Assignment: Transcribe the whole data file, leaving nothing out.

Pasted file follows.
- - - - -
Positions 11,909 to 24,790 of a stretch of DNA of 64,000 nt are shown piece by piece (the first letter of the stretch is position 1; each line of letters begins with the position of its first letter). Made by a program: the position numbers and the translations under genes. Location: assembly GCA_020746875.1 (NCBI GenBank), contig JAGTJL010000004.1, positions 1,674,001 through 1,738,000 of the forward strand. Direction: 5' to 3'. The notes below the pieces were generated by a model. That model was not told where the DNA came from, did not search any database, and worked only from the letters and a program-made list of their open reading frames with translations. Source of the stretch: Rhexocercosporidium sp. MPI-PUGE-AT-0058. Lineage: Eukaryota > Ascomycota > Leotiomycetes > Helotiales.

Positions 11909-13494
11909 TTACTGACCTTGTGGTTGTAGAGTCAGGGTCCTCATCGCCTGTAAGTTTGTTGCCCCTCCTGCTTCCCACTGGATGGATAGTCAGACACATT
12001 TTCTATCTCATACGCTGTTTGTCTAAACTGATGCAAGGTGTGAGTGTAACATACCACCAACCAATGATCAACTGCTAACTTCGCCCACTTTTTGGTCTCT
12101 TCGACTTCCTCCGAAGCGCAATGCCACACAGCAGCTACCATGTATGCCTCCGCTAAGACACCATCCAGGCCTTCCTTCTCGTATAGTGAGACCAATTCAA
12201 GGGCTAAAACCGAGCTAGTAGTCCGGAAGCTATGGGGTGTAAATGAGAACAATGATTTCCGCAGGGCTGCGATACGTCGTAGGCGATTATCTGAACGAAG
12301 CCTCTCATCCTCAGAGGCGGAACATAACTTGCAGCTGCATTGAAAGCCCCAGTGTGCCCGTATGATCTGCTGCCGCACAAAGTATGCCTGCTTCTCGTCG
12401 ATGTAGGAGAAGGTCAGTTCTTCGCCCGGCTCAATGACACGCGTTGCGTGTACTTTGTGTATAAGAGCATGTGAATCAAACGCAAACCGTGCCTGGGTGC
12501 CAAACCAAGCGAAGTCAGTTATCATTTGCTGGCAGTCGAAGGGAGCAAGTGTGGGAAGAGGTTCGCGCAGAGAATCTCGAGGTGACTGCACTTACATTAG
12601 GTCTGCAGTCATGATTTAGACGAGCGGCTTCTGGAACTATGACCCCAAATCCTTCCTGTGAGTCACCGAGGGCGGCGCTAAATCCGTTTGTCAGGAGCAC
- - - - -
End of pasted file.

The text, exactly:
Positions 11,909 to 24,790 of a stretch of DNA of 64,000 nt are shown piece by piece (the first letter of the stretch is position 1; each line of letters begins with the position of its first letter). Made by a program: the position numbers and the translations under genes. Location: assembly GCA_020746875.1 (NCBI GenBank), contig JAGTJL010000004.1, positions 1,674,001 through 1,738,000 of the forward strand. Direction: 5' to 3'. The notes below the pieces were generated by a model. That model was not told where the DNA came from, did not search any database, and worked only from the letters and a program-made list of their open reading frames with translations. Source of the stretch: Rhexocercosporidium sp. MPI-PUGE-AT-0058. Lineage: Eukaryota > Ascomycota > Leotiomycetes > Helotiales.

Positions 11909-13494
11909 TTACTGACCTTGTGGTTGTAGAGTCAGGGTCCTCATCGCCTGTAAGTTTGTTGCCCCTCCTGCTTCCCACTGGATGGATAGTCAGACACATT
12001 TTCTATCTCATACGCTGTTTGTCTAAACTGATGCAAGGTGTGAGTGTAACATACCACCAACCAATGATCAACTGCTAACTTCGCCCACTTTTTGGTCTCT
12101 TCGACTTCCTCCGAAGCGCAATGCCACACAGCAGCTACCATGTATGCCTCCGCTAAGACACCATCCAGGCCTTCCTTCTCGTATAGTGAGACCAATTCAA
12201 GGGCTAAAACCGAGCTAGTAGTCCGGAAGCTATGGGGTGTAAATGAGAACAATGATTTCCGCAGGGCTGCGATACGTCGTAGGCGATTATCTGAACGAAG
12301 CCTCTCATCCTCAGAGGCGGAACATAACTTGCAGCTGCATTGAAAGCCCCAGTGTGCCCGTATGATCTGCTGCCGCACAAAGTATGCCTGCTTCTCGTCG
12401 ATGTAGGAGAAGGTCAGTTCTTCGCCCGGCTCAATGACACGCGTTGCGTGTACTTTGTGTATAAGAGCATGTGAATCAAACGCAAACCGTGCCTGGGTGC
12501 CAAACCAAGCGAAGTCAGTTATCATTTGCTGGCAGTCGAAGGGAGCAAGTGTGGGAAGAGGTTCGCGCAGAGAATCTCGAGGTGACTGCACTTACATTAG
12601 GTCTGCAGTCATGATTTAGACGAGCGGCTTCTGGAACTATGACCCCAAATCCTTCCTGTGAGTCACCGAGGGCGGCGCTAAATCCGTTTGTCAGGAGCAC